The Crown Marketplace – Vision, a Successful Pilot and Broad Functionality

As this week sees the ground-breaking Public Spend Forum public technology symposium in Washington DC (you can still register here for online access), we thought it was a good time to feature the most critical procurement technology project in that sector in the UK.

This isn't our first coverage of this programme though. We published one of our “humourous” articles – a series of two in fact – a little while ago, all about the Crown Commercial Service (CCS) Marketplace supplier day, which took place back in July. As most readers will know, CCS is the UK central government’s collaborative buying organisation.

But in reality, their plan to build and implement a technology platform – the Crown Marketplace - is not a matter for too much levity. The Marketplace is potentially an important tool to improve public procurement performance and efficiency, and it is also important as a potential success to help CCS to demonstrate its credibility after a fairly torrid couple of years. The wider CCS team has been unwinding the previous operating model, and handing work back to client departments, while extending contracts more than the NAO thinks is appropriate and has had recent problems with key frameworks. So CCS needs a high-profile success.

The aim is to provide what will presumably be a cloud-based platform that contains details of CSS contracts and frameworks for common goods and services – those that virtually all public bodies buy. It may also include the capability for users to access deals put in place by other collaborative procurement organisations, and even local agreements let by each user organisation itself. Users, who include potentially every and any public sector body in England, can then access all these contracts and place orders and manage the transaction via the platform.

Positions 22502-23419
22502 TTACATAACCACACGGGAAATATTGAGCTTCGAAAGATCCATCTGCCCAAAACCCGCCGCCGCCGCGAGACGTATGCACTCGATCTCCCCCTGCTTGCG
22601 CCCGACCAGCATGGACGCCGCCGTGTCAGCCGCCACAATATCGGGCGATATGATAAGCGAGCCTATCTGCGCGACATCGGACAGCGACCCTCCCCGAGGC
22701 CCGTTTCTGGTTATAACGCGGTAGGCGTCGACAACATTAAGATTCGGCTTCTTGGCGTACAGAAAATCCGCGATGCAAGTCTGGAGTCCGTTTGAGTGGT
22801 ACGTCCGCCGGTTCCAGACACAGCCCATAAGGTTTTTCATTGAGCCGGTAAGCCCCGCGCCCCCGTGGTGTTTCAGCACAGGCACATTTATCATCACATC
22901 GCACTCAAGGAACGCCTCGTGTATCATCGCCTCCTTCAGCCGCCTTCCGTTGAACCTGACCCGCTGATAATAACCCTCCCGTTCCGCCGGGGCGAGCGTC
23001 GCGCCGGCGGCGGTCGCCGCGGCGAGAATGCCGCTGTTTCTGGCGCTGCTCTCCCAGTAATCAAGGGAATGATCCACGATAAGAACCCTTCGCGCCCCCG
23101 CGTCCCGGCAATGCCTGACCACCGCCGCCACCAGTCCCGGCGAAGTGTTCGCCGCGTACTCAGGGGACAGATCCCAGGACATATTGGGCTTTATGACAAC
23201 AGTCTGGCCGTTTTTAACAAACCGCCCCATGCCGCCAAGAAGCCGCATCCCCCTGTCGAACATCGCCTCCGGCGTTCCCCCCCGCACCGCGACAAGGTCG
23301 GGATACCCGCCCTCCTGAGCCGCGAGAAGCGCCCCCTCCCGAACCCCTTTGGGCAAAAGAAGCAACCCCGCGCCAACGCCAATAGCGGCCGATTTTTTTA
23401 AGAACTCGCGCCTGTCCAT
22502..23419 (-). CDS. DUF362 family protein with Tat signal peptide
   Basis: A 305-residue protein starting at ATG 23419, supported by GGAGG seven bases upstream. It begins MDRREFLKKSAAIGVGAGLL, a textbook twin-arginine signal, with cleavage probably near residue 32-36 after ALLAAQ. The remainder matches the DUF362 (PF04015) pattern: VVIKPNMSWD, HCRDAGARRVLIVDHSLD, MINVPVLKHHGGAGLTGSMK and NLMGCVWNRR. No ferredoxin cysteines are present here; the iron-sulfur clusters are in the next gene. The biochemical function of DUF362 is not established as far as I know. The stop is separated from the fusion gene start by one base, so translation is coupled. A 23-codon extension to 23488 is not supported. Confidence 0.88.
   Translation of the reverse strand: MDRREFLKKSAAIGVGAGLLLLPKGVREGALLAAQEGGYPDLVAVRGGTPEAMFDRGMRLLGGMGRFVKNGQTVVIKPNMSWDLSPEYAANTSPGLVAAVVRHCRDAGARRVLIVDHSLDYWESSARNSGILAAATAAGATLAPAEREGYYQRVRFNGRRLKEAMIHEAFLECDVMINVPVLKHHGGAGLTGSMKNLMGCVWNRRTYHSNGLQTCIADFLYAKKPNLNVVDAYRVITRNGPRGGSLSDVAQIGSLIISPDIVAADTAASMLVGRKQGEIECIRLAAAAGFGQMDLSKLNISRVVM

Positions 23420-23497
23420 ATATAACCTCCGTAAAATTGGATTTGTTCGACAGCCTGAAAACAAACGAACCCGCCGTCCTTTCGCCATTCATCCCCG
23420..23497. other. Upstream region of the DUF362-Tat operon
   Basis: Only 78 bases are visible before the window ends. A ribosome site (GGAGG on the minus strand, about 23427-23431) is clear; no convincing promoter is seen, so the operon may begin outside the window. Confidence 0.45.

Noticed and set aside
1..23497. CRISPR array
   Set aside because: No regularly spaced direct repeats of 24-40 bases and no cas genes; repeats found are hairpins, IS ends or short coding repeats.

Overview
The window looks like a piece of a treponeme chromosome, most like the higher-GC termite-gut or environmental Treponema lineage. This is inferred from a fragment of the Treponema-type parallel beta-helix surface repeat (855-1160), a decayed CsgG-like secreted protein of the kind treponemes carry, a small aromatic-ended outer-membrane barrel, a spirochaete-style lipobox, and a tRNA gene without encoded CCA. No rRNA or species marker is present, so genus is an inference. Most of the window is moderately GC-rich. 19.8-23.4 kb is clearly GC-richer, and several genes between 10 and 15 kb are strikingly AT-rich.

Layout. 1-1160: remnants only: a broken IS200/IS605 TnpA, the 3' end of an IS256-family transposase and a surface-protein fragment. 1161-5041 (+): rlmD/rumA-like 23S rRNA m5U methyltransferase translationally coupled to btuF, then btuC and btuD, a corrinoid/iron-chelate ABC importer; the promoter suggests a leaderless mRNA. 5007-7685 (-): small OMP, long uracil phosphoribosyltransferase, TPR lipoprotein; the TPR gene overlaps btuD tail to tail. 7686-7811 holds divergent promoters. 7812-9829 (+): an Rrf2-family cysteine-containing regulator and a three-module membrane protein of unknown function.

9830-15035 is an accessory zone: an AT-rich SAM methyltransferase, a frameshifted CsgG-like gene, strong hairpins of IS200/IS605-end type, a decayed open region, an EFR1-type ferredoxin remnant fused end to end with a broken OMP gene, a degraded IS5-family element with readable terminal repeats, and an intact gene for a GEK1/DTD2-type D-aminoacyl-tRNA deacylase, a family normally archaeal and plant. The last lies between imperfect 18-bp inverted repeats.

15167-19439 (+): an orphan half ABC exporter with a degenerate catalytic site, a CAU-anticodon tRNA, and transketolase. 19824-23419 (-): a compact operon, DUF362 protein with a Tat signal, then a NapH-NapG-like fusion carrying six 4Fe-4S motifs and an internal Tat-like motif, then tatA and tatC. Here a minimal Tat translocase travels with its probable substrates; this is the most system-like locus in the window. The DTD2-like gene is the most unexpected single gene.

The functionality defined in the briefing document for suppliers also includes capabilities so that users can run basic sourcing exercises (call-off competitions form the frameworks), use the platform as a basic P2P system, make payments and manage e-Invoicing and link their orders and other data with their own internal (or shared service) ERP systems. It also needs to handle dynamic pricing and updates from suppliers easily – this will not be data that just sits in the database unchanged for years.

CCS already has a pilot up and running. The “Purchasing Platform” is handling IT equipment plus office supplies, and the technology behind it comes from Mercato Solutions, a Birmingham based firm we know quite well (see our article here). It seems to be running well, although functionality is somewhat limited compared to what will eventually be required in the full “Marketplace” – for instance, organisations cannot limit their users to buying certain preferred items. However, some basic payment mechanisms are now included too and the pilot can be considered a success, we believe.

Back to the supplier day, which was attended by a wide range of firms, as we reported here, ranging through procurement tech firms, large BPO providers, consulting firms, payment specialists, and giants like Apple and Virgin.  CCS believes that the winning bid for the Marketplace is likely to come from a consortium rather than a single firm – we will explore the reasons for that in more detail in part 2, but one driver is the recognition that user adoption is critical to this programme’s success, and that needs change management and other skills rather than just technology know-how.

Anyway, the concept and vision is hard to argue with. However, there are some critical issues, any of which could cause serious deliverability issues for the programme, and we’ll be back in part 2 to take a look at some of those. But before then, who do we think will win the tender? Here are just some of the comments we have heard bouncing around the bars of Westminster …

“It’s bound to be Mercato – the pilot is going pretty well”.

Basware / Procserve must be in with a good shout with Amabel working there”.

“CCS really like the Coupa product”.

“McKinsey have friends in very high places”.

“None of the software firms will take the risk themselves so it will be someone with deep pockets fronting it”.

We’re actually encouraged by the lack of a clear leader in the rumour stakes – that might mean this will  actually be a genuinely fair competition – we will see. But has anyone on the CCS team subscribed to Spend Matters PRO? I mean, you can’t seriously pretend to be identifying the best procurement technology products without reading the best analysis in the world on the topic, surely?

We’ll be back with part 2 soon.

Discuss this:

Your email address will not be published. Required fields are marked *

This site uses Akismet to reduce spam. Learn how your comment data is processed.